The Scriptorium

Joshua Commissioned

Leadership of Israel passes to Joshua.

Hearing God’s Word: Deuteronomy 3, 4 (2)

Opening Prayer: Psalm 106.1-3, 48.
Praise the LORD!
Oh, give thanks to the LORD, for He is good!
For His mercy endures forever.
Who can utter the mighty acts of the LORD?
Who can declare all His praise?
Blessed are those who keep justice,
And he who does righteousness at all times!

Blessed be the LORD God of Israel
From everlasting to everlasting!
And let all the people say, “Amen!”
Praise the LORD!

Psalm 106.1-3, 48
(Trust in Jesus: ‘Tis So Sweet to Trust in Jesus)
Praise the Lord!  Give thanks and praise Him!  He is good, His love endures!
More His works than can be spoken; let His praise be ever sure!
Refrain v. 48
Blessèd be our God and Savior, evermore His praise proclaim!
Let all those who know Your favor praise Your holy, glorious Name!

Today’s Text: Deuteronomy 3.21-29


1. How did God respond to Moses’ request to enter the land?

2. What was Moses to do for Joshua?

God chose Joshua as Moses’ successor to lead the people of Israel into the land of promise. His name means “he delivers” and is the Hebrew equivalent to Jesus. Moses encouraged Joshua – and all Israel through him – not to be afraid, but to know that their God will fight for them (v. 22). He promised to give all the kings of Canaan to Israel, just as He gave them Sihon and Og (v. 21); so they must be strong and very courageous (Josh. 1.7).

Moses had forfeited the privilege of entering the land by his act of disobedience at the waters of Meribah (Num. 20.1-12). The Lord “was angry” with Moses then, but Moses hoped He might have changed His mind by this time (vv. 23-25). God’s anger remained, however (v. 26), and His Word of judgment against Moses. He commanded Moses to climb to the top of Mt. Pisgah – a range of mountains including Mt. Nebo – where he could look out over the good land before he died (v. 27, cf. 34.1-8). This is how the book of Deuteronomy will end.

Moses must make sure that Joshua is ready for the task ahead (v. 28). He must encourage him and strengthen him, so that he will hold fast to the Word of God and not yield to his fears. Under Joshua’s leadership, Israel would fight for many years to gain the land of promise, and at the end of his life, there would still be much work to do.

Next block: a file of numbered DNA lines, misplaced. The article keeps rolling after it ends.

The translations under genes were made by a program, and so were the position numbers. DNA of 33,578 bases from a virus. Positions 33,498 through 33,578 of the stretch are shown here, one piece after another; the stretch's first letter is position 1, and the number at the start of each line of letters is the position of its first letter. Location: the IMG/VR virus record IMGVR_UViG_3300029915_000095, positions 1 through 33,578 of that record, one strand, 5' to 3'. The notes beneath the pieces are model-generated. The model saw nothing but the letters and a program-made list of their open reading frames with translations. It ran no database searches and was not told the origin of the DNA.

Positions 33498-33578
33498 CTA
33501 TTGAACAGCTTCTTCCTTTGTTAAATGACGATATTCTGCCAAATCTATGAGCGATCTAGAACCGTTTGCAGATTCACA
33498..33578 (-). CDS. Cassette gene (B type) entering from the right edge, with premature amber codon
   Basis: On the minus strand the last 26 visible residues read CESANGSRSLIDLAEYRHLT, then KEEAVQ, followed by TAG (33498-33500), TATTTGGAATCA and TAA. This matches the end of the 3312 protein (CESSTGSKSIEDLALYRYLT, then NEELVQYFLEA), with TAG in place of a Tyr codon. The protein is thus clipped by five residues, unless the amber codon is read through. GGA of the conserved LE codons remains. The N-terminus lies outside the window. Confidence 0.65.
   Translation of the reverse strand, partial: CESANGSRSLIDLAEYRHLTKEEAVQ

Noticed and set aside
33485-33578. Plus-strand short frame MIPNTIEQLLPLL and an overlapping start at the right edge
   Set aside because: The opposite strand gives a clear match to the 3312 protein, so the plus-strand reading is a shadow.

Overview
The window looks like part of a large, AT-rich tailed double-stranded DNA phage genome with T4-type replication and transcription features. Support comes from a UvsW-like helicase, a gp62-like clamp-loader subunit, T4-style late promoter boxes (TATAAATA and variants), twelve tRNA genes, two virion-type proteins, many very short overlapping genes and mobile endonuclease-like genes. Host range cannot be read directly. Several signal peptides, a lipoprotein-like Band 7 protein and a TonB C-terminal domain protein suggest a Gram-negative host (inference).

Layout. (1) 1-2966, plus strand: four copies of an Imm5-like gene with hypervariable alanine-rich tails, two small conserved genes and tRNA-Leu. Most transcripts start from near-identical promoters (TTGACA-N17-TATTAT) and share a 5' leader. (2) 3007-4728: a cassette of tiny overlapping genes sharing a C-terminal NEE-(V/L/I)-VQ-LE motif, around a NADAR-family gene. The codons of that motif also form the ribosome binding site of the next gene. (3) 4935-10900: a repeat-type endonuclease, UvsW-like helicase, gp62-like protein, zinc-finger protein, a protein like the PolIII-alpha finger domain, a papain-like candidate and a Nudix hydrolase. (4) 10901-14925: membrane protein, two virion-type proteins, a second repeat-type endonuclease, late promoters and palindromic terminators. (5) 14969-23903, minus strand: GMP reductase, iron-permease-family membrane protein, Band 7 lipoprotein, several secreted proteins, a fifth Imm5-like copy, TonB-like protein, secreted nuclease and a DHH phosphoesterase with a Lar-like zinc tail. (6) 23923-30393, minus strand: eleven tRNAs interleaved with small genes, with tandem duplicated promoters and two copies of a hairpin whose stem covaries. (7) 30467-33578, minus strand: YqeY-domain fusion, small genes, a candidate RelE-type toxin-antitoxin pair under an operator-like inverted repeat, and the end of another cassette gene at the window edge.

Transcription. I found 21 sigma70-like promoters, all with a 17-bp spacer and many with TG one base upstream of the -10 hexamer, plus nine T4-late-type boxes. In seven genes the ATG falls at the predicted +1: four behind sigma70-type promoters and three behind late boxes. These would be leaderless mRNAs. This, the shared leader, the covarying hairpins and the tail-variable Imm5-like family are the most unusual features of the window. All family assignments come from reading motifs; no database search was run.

Treasure Old and New: Matthew 13.52; Psalm 119.162
It is sad that, after all Moses’ faithfulness, he was denied entrance into the promised land. But I find it reassuring that, first of all, God is faithful to His Word; and secondly, that He knows how much of life we are able to bear in trust and obedience. Hezekiah was granted a healing and an additional fifteen years of life (2 Kgs. 20), but he made a terrible muddle of the time. Moses asked for a different outcome too, but God, in His grace, denied the request. As it happened, Moses’ life ended well. He was faithful to God’s call to the end. But given extra time and terrain…who knows? “…God is faithful, who will not allow you to be tempted beyond what you are able, but with the temptation will also make the way of escape, that you may be able to bear it” (1 Cor. 10.13). God always knows and does what is best. For Moses and for us. Always.

1. Moses was denied entrance to the promise land because he failed to trust and obey the Word of God. How should this serve as a warning to us? A comfort?

2. What was required of Joshua in leading the people of God? How does this apply to us, as leaders of the people in our Personal Mission Field?

3. What is your responsibility in helping to prepare leaders for the church in the next generation?

He repeats what we have already seen, that he exhorted Joshua together with the whole people to prepare themselves to occupy the land with alacrity, relying as well upon God's promise, as upon the numerous proofs of His assistance, which were so many pledges of the future continuance of His grace. John Calvin (1509-1564), Commentary on Deuteronomy 3.21

Lord, I praise You for the leaders of our church. I pray that you would keep them in Your Word, and that You would use me to…

Closing Prayer: Pray Psalm 106.44-48.

Pray for your church leaders, and ask God to give you courage and strength to serve Him in your own work today.

Psalm 106.44-48
(Trust in Jesus: Tis So Sweet to Trust in Jesus)
Look upon us, Lord, with favor, see us in our sore distress!
Hear our cries, with love surround us – turn again to heal and bless!
Refrain v. 48
Blessèd be our God and Savior, evermore His praise proclaim!
Let all those who know Your favor praise Your holy, glorious Name!

Save us, Lord, from every nation; gather us from all our ways.
And we to Your Name will offer glorious thanks and endless praise!

T. M. and Susie Moore

Listen to our summary of last week’s study in Deuteronomy by clicking here. You can download all the studies in the series by clicking here.

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Except as indicated, Scripture taken from the New King James Version. © Copyright 1982 by Thomas Nelson, Inc. Used by permission. All rights reserved. All quotations from Church Fathers from
Exodus, Leviticus, Numbers, Deuteronomy: Ancient Christian Commentary Series III, Joseph T. Lienhard, S. J. ed. in collaboration with Ronnie J. Rombs, General Editor Thomas C. Oden (Downers Grove: InterVarsity Press, 2001). All quotations from John Calvin from John Calvin, Commentaries on The Four Last Books of Moses Arranged in the Order of A Harmony, Rev. Charles William Bingham M. A., tr. and ed. (Edinburgh: The Calvin Translation Society, 1863. All psalms for singing are from The Ailbe Psalter (available by clicking here).

T.M. Moore

T. M. Moore is principal of The Fellowship of Ailbe, a spiritual fellowship in the Celtic Christian tradition. He and his wife, Susie, make their home in Essex Junction, VT.
Books by T. M. Moore